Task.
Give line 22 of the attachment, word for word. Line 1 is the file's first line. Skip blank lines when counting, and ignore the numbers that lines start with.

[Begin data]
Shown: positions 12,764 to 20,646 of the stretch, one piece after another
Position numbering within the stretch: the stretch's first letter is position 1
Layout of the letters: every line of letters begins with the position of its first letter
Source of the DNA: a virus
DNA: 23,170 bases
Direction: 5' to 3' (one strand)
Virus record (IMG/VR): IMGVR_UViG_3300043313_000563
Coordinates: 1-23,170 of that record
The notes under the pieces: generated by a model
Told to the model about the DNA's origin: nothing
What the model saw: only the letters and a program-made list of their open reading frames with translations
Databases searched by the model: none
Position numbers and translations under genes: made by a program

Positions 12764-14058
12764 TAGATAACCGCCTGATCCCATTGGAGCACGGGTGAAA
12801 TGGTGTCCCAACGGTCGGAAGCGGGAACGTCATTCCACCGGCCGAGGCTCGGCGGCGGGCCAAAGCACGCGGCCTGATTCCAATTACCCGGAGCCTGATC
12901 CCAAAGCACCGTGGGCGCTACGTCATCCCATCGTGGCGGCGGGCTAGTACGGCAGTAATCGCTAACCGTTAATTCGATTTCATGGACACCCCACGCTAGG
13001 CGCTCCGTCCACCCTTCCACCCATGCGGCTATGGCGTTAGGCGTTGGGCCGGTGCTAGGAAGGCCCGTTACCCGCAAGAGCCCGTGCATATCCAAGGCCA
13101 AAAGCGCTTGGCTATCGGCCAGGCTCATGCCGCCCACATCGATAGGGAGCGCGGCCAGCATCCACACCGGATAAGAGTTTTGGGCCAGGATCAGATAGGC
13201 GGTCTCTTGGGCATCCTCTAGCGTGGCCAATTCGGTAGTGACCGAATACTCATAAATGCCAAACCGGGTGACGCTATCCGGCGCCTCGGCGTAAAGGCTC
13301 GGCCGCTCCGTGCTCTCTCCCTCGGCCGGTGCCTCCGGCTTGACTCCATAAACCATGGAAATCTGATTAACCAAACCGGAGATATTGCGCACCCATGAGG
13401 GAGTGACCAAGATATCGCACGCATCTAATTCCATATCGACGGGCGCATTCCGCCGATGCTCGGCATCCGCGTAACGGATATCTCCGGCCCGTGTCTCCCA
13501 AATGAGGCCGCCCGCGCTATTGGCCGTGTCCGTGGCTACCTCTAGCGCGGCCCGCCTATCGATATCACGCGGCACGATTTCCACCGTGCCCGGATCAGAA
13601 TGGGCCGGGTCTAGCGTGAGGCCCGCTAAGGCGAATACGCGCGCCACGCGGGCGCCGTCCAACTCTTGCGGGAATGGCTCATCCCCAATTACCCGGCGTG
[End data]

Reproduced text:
13401 GAGTGACCAAGATATCGCACGCATCTAATTCCATATCGACGGGCGCATTCCGCCGATGCTCGGCATCCGCGTAACGGATATCTCCGGCCCGTGTCTCCCA